One only has to look at present-day travel between the UK and Ireland, where, because of family and historical links, citizens of both countries not only enjoy unrestricted travel, but also continue to have the right to live, work, vote, use public services etc without any restrictions. Even now, after 100 years of Irish independence, someone from say Guildford, could move to live in Cork and it would be no more of a big deal than moving to Dorset.

The links will continue for generations. My own grandmother was from County Mayo, and although I have only ever been to Ireland on two occasions, and have never lived there, I’m an Irish citizen, in addition to being a citizen of the UK. Approximately 7 million citizens in the UK either have, or are entitled to, Irish citizenship.

Getting back to the main topic, I think it would be sensible for both Scotland and Wales to have independent control of their railway infrastructure, as the operation of the trains has already been devolved.

Obviously it would be up to the devolved nations to decide on how this would work, but I think keeping track and trains separate would make operations easier, as for example, Cross Country, Avanti, Trans-Pennine Express and LNER could easily make track access payments to the new Scottish infrastructure company.

I would personally like to see a new cohesive train operating unit for England, with its own name and branding reflecting its status as the operator for England. This organisation could operate regional and South Eastern services. It would make commercial sense to have a separate Inter-City company to operate cross-border services from England into both Wales and Scotland - regardless of whether the nations are within the UK or not.

The new Inter-City operator could be jointly owned and funded by the three nations, with a single unifying Inter-City brand, removing the need for trains operating these services being perceived as overtly British or English.

At the end of the day, regardless of whether independence happens or not, this island is called Britain and we will all still continue to be ‘British’, in much the same way as the citizens of Norway, Denmark and Sweden are all Scandinavian.
 

najaB

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Sure - but then you must agree that Brexit was also a reasonable vote that was also a rejection of what did not work for many people. I.e, the neo-liberal socio-economic consensus.
I agree that there was a majority in favour of change, but I don't agree that what we ended up with is a reasonable consequence of that vote. Because the question was flawed.

Though it was presented as a simple binary choice, it really wasn't. It was clear what a "Remain" vote meant, but it was anything but clear what a "Leave" vote actually meant. I know people who voted "Leave" because they believed that we would have ended up like the EEA - closely aligned with the EU but not actual members.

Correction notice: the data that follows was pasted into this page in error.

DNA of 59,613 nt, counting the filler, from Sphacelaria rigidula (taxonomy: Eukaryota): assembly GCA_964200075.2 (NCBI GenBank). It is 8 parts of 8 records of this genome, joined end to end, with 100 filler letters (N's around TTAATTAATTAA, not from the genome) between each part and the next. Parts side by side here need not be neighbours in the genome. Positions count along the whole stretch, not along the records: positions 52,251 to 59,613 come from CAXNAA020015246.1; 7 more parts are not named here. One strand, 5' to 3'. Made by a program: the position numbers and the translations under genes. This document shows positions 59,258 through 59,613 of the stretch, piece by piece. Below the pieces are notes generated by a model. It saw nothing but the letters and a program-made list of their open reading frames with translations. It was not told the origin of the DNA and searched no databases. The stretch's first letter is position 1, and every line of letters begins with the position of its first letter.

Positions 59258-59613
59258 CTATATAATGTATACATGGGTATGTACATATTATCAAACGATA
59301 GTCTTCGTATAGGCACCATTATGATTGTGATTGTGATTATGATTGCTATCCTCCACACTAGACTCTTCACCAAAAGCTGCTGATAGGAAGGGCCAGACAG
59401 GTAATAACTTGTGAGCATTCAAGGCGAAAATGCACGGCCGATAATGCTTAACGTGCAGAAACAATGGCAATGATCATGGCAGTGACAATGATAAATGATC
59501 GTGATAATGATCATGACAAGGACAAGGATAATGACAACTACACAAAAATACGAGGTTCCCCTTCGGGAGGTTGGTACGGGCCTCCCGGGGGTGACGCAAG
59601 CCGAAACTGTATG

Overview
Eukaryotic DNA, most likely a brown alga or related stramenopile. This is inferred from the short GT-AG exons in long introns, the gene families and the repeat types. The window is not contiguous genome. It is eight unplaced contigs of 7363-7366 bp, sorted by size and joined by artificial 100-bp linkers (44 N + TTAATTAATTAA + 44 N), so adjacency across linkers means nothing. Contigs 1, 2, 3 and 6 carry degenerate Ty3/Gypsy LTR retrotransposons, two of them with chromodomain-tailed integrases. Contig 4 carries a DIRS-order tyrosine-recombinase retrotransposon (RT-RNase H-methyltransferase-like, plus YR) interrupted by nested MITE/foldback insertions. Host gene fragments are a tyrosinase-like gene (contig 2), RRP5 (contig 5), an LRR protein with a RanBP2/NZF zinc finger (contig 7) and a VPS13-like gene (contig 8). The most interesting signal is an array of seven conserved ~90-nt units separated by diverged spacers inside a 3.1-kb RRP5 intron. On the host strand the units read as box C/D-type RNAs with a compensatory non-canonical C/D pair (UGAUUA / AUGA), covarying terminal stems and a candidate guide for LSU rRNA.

I had more than one discussion with them to try and figure out how that would have been any better, which ended with rambling about 'sovereignty' and 'straight bananas'.
 

permarquis

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Whether or not you yourself say there is no other, that is simply not the impression I, and other English commenters on this thread alone feel. Either we are completely misunderstanding Scottish nationalism (possible) or our instincts are correct (also possible).
Let's split the difference. There are certainly people in Scotland who make lazy assumptions about English people, just as the same is true in the other direction. It's also true that there are a small number you could describe as "anti-English", and I did experience this very occasionally when I lived there. In over a decade, I could count on one hand the number of times this ever went beyond a light-hearted joke.

Where I definitely disagree is that I don't think these people are a symptom (or a cause) of the independence movement. As I said in a different thread, one of the people I had most difficulties with was staunchly pro-union. Some people will always latch onto the thing that seems different about you and exploit it. I'd argue that says more about them than anything else, and to be blunt, they're idiots who don't deserve the time of day. I have a southern accent, and it gets commented on much more in Yorkshire than it ever did in Scotland!

Nevertheless, I get the argument that "England and Scotland are moving in different directions", but I also think it's completely illusionary. I do not believe that the English are any less social-democratic than the Scots, and surveys on societal attitudes between England and Scotland over the past few years have largely confirmed this. The difference is that Scotland has a choice of two left-wing parties to vote for; Labour and the SNP.